How to Groom a Full Coated Yorkshire Terrier

Yorkshire terriers require regular grooming to keep their coats clean.

Yorkshire terriers require regular grooming to keep their coats clean.

With his long, silky coat, the Yorkshire terrier is a small dog with big grooming needs. Yorkies in full coat sport hair that brushes the floor as they trot about, with little top knots bobbing atop their heads. Keeping that coat in good condition requires frequent brushing and regular baths.

Brush your little Yorkie daily to prevent tangles and mats. Yorkie hair looks, feels and acts much like human hair, as it is single-layered, smooth and sheds very little. Daily brushing with a pin brush or comb removes tangles before they form more difficult mats.

Spritz your pooch's coat with a conditioning or detangling spray before you brush to prevent hair breakage. Start at his shoulders and work down his back, brushing in smooth strokes. Remember to comb his legs too. Comb his head last, and wipe away any eye discharge and tear stains with warm water and a cotton ball.

Give your Yorkie a bath once a week. Generally speaking, the longer your dog's hair is, the more frequently the coat needs washed. Since Yorkies in full-coat are practically all hair, he'll need a bath once a week to keep it looking clean and healthy.

Wet your tiny pooch thoroughly and apply some dog shampoo. Work the shampoo into a lather and run your fingers through his hair to remove dirt without introducing tangles. Wash his head carefully and rinse thoroughly. Apply conditioner, let it sit for a few minutes and rinse again. Keep rinsing until you're sure all the conditioner and shampoo are gone.

Dry him thoroughly, brushing as you go to prevent tangles. Do not give in to temptation to let your pooch air dry, as this may encourage tangles to set or give your pup a chill. A dog dryer or hair dryer on a low heat setting work well to dry him without overheating or burning him.

Squeeze the excess water from his coat, then use a towel to blot away the excess moisture. Don't rub with the towel, or you'll tangle his hair. Spray on a leave-in conditioner while he's still damp and comb it through to prevent tangles. Dry him in sections, combing as you go.

Brush your Yorkie's teeth daily to promote good dental health. Tartar forms quickly on his pearly whites, and he may lose his teeth if you don't step in to encourage good dental hygiene. Develop a routine to brush is teeth every day and have your vet give his mouth the once over at least once a year to remove any stubborn tartar or plaque.

Check his little pointy ears for signs of trouble and clean them weekly. Watch for any unusual redness, discharge or swelling that may indicate an infection, and see your vet if something seems amiss. Clean them with a cotton ball soaked in warm water or ear cleaner to promote good health.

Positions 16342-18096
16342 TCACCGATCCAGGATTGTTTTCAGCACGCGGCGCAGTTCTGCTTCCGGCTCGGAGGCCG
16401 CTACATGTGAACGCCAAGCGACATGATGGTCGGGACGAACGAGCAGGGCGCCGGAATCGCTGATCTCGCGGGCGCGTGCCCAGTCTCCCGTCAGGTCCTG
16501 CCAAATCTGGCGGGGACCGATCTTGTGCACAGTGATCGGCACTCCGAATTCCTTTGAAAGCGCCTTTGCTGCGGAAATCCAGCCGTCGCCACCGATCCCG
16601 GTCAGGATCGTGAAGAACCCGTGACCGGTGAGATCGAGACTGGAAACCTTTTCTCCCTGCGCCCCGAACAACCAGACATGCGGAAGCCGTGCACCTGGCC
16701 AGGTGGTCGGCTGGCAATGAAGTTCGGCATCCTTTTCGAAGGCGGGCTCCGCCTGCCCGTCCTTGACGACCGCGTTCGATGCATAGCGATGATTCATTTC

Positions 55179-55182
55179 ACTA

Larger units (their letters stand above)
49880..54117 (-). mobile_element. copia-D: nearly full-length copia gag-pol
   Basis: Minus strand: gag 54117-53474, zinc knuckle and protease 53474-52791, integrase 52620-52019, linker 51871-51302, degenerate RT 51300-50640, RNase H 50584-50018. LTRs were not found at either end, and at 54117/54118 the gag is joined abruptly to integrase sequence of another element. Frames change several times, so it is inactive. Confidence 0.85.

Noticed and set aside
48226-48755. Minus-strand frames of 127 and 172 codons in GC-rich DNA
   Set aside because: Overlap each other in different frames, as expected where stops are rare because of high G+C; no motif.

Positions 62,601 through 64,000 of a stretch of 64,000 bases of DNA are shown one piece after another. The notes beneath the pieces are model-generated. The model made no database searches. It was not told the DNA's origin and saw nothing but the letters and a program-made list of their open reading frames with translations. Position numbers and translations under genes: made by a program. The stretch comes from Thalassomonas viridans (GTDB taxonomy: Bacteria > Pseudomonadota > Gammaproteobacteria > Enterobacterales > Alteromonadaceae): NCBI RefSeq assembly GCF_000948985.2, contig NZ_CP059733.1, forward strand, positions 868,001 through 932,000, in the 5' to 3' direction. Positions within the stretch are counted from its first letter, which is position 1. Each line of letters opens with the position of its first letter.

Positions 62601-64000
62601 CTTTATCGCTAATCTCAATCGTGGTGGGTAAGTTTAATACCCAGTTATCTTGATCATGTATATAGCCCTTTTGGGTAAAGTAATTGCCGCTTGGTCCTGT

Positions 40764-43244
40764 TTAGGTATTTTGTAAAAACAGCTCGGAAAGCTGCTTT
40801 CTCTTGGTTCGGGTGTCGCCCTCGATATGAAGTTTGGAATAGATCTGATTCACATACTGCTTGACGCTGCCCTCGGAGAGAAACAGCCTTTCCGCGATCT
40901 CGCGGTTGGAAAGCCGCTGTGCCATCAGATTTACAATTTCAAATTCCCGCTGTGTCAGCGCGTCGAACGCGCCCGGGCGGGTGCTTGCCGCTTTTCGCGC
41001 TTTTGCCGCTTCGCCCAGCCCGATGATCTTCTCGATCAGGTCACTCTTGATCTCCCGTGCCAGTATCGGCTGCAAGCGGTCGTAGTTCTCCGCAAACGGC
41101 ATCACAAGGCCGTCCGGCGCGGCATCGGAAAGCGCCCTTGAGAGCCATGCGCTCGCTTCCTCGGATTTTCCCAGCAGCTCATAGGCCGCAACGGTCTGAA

Items you will need

  • Comb
  • Pin brush
  • Dog shampoo and conditioner
  • Towels
  • Cotton balls
  • Dog toothbrush and toothpaste
  • Spray conditioner or detangler


  • Check your Yorkie's nether regions after he goes outside to potty. His long hair may trap undesirable substances which need cleaned to keep him healthy, comfortable and smelling good.
  • Pull the hair on the top of your Yorkie's head into a top knot to keep it from covering his eyes and blinding him, or getting into his food as he eats. Secure it with a non-elastic band to prevent pulling and snagging when you try to take it out later.
  • Place cotton balls into your Yorkie's ears to prevent water from dipping inside during bath time.


  • Your Yorkie's nails need trimmed regularly, but this chore can prove difficult for inexperienced owners. Dog nails have a vein in the middle called the quick, which bleeds and causes pain if nicked. Seek help from a professional groomer or your veterinarian for guidance on keeping his nails short and prevent hurting your dog.
  • Hair grows in your Yorkie's ears and needs plucked regularly to prevent infection and keep him comfortable. Have a groomer or your vet show you how to do this properly to make it a quick and painless experience, for both you and your dog.

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About the Author

Jane Williams began her writing career in 2000 as the writer and editor of a nationwide marketing company. Her articles have appeared on various websites. Williams briefly attended college for a degree in administration before embarking on her writing career.

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